Harnessing digital to rescue the SDGs 

In this digital age, over two billion people worldwide still lack internet access. With progress on the SDGs way off course, we must ramp up access to, and application of, digital technologies – including AI – to get Agenda 2030 back on track


Children using tablets in Yaoundé, Cameroon. Giga, an ITU-UNICEF initiative, will connect every school to the internet and be instrumental in reducing digital inequalities. © UNICEF/Dejongh

With only 15% of Sustainable Development Goal (SDG) targets on track and 30% of the Goals having stalled or gone into reverse, the SDGs are in jeopardy.

We now risk hurtling toward a future marked by intractable inequalities, cascading crises, and planetary breakdown.

Add to this the fact that we are witnessing tectonic shifts in technology driven by artificial intelligence (AI), and humanity’s very existence seems to be on the line.

To my mind, the choice is clear. If we want to have the chance to get the SDGs back on track in the little time we have left, we must double down on digital technologies. We cannot afford to leave anyone behind, including the 2.7 billion people who have never used the internet.

17 September is SDG Digital Day

That is why, together with the United Nations Development Programme (UNDP) and our knowledge partner BCG, ITU is organizing SDG Digital Day on 17 September 2023 – to put data and digital technologies at the core of SDG rescue efforts.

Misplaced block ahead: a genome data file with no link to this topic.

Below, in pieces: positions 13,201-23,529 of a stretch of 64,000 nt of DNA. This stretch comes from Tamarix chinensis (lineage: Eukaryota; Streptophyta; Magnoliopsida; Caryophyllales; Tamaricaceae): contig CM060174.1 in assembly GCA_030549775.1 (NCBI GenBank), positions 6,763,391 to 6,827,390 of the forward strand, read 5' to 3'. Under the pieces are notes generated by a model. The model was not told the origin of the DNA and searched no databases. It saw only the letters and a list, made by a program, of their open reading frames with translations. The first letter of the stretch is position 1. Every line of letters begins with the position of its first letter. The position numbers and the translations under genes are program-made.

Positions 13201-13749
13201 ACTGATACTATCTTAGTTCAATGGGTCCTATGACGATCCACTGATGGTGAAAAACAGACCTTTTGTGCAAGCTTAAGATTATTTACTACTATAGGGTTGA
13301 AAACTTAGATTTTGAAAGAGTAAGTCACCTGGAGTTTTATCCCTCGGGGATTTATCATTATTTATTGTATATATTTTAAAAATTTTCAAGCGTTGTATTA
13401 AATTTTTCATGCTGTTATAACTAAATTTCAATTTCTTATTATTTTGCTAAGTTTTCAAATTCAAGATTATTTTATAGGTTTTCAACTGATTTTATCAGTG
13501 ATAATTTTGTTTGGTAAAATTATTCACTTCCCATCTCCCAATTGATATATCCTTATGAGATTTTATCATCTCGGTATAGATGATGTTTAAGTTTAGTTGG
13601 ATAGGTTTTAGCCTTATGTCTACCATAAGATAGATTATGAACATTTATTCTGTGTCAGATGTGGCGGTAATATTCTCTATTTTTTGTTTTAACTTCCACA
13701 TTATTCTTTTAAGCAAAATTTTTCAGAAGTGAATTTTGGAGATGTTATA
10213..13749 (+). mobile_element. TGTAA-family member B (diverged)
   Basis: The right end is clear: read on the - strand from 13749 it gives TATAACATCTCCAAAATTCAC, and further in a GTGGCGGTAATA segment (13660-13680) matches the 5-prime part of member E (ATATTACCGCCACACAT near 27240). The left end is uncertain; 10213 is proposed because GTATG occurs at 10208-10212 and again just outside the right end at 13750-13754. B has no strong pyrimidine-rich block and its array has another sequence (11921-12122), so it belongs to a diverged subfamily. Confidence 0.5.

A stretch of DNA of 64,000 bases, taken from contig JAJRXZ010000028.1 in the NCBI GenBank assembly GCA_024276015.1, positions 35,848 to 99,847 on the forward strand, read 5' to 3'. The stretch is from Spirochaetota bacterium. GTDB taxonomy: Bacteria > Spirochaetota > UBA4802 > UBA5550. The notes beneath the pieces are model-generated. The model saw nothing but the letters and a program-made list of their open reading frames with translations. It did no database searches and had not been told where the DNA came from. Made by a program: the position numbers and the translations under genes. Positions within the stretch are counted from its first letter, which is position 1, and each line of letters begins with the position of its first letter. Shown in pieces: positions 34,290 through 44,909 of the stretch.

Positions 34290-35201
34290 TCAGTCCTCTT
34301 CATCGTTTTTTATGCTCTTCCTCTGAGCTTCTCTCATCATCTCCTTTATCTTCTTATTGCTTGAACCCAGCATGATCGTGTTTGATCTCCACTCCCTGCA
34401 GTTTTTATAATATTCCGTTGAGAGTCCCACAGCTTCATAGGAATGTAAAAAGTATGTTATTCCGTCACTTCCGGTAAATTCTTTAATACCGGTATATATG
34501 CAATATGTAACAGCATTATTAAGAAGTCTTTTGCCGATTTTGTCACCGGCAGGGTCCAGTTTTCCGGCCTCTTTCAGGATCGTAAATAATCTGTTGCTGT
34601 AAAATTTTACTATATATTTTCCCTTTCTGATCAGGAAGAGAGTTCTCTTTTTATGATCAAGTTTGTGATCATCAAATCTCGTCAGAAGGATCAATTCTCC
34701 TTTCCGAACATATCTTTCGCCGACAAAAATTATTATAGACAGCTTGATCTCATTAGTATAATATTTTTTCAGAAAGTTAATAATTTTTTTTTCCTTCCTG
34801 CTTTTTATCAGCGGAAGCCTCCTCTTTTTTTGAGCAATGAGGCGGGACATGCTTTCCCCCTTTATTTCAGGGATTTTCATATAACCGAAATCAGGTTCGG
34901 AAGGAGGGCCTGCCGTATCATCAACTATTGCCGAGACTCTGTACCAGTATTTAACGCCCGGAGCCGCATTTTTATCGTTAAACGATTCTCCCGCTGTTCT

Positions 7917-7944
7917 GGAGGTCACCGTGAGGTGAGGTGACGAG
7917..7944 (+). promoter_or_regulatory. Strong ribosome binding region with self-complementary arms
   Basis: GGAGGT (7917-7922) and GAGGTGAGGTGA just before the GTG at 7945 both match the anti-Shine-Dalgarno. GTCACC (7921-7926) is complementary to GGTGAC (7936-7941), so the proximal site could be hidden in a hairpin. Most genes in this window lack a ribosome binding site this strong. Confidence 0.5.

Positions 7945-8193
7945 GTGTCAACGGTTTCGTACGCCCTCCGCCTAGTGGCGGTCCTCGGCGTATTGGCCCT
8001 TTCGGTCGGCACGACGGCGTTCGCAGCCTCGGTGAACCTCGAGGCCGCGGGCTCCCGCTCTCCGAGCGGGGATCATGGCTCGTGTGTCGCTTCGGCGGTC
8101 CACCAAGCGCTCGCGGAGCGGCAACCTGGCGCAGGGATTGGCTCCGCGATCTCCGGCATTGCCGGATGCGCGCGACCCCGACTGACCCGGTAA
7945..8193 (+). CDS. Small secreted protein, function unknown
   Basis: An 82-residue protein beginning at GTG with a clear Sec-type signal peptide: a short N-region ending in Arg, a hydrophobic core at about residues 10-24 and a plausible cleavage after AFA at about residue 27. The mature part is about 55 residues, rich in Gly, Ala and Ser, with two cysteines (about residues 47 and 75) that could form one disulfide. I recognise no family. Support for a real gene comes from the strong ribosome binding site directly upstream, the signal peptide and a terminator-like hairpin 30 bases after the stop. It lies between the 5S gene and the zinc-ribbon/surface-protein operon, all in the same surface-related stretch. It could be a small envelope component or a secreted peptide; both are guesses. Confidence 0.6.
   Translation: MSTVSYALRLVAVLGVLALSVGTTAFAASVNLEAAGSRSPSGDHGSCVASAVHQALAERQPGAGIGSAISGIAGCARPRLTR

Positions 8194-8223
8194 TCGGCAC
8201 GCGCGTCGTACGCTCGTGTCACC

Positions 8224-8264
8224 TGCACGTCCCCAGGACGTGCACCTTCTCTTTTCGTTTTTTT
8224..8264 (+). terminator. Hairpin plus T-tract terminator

We know from the latest SDG report that without accurate data, even the most well-intentioned programs and initiatives are working in the dark.

Statistical information powered by digital infrastructure offers the floodlight we need to pinpoint gaps and get the full picture of our progress and pitfalls on all 17 SDGs.

SDG Digital Day will take place in New York on the eve of the 2023 SDG Summit – the High-level Political Forum on Sustainable Development under the auspices of the UN General Assembly.

It is the ideal moment to showcase scalable use cases of how digital technologies can advance each SDG. Participants will come away inspired by country-level success stories, from satellite-powered climate monitoring to life-changing mobile money applications to ground-breaking school connectivity solutions.

It will also offer SDG stakeholders a unique chance to consolidate financing and create bold new partnerships through the ITU-led Partner2Connect Digital Coalition, which has so far mobilized USD 30 billion toward meaningful connectivity projects in hard-to-reach communities all over the world.

But this is just a fraction of what is needed to make connectivity universal, with an ITU study and IMF estimates putting the digital infrastructure investment needs at around USD 400 billion at least.

That is why we have raised our Partner2Connect ambitions to mobilize pledges valued at USD 100 billion for meaningful connectivity and sustainable digital transformation by 2026.

Because how can we expect people to leverage technology for healthcare, innovation, education, or employment if they cannot afford a digital device or service, lack the required digital skills, do not find the content useful, or do not feel safe online?

Pooling resources

The challenges before us are too big and expensive for any one stakeholder to tackle alone.